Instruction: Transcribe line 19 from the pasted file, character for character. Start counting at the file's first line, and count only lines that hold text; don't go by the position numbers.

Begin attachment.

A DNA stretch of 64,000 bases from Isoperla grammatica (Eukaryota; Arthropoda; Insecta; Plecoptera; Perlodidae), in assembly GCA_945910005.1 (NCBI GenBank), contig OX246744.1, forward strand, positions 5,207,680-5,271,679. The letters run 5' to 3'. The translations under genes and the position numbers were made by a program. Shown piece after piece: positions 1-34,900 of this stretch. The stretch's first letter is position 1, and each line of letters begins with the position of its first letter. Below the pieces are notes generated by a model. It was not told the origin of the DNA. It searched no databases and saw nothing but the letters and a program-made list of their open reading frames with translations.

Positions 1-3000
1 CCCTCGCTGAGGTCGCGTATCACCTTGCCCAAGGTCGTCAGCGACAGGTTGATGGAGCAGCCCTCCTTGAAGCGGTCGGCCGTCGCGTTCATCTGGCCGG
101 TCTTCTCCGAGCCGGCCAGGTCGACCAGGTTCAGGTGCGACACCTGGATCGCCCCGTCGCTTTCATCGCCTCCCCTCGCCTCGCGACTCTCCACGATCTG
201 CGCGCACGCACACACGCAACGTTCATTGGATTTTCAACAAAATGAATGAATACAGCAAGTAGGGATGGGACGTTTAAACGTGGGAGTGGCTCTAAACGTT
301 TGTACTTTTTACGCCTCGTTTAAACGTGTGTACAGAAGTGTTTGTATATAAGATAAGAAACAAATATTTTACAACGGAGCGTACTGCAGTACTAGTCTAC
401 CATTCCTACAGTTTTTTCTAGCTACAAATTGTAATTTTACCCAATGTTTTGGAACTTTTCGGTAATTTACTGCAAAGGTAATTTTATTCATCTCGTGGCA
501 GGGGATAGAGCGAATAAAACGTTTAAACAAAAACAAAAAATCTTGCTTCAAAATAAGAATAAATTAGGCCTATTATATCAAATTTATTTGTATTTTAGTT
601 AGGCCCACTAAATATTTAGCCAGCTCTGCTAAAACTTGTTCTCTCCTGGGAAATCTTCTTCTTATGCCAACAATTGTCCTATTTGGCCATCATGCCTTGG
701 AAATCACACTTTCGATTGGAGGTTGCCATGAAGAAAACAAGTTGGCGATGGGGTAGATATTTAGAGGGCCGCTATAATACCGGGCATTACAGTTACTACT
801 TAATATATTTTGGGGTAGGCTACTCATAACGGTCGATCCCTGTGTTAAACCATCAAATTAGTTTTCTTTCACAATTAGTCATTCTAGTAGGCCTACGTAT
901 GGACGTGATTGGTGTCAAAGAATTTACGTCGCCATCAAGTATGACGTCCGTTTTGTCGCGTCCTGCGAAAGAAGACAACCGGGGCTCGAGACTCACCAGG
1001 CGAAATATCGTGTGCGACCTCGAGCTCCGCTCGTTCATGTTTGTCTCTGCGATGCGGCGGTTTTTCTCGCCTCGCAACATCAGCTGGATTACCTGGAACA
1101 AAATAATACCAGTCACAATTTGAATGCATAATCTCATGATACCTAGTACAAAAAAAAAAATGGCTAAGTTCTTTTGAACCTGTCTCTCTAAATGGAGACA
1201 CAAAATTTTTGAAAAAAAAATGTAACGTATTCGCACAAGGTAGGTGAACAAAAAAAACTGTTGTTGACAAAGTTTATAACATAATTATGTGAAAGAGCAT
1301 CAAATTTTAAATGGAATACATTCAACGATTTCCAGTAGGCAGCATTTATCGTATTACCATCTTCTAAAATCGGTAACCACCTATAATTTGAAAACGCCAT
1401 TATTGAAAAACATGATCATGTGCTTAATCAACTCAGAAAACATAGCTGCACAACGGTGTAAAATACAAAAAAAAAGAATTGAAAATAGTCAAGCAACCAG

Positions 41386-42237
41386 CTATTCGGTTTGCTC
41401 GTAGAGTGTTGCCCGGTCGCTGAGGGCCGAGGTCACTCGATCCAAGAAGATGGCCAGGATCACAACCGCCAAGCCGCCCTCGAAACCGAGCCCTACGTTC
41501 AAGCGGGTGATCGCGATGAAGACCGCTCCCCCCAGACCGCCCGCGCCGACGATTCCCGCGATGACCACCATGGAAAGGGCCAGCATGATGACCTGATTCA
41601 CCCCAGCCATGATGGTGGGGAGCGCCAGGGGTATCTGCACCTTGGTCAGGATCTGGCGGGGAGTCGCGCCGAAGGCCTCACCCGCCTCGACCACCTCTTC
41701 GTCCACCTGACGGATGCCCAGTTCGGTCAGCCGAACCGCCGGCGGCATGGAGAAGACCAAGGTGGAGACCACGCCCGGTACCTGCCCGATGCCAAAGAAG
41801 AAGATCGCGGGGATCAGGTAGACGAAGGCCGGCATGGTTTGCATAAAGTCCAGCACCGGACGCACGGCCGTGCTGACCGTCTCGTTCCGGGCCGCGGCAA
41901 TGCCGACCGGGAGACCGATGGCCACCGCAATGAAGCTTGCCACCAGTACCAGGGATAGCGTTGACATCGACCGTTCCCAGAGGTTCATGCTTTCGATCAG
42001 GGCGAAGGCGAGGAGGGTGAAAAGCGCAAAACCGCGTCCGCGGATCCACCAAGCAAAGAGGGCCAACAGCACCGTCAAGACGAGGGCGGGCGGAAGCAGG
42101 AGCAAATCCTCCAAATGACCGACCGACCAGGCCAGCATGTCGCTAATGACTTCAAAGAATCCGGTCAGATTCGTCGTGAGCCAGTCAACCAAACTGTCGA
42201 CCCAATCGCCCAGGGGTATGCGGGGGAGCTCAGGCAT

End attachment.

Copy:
41386 CTATTCGGTTTGCTC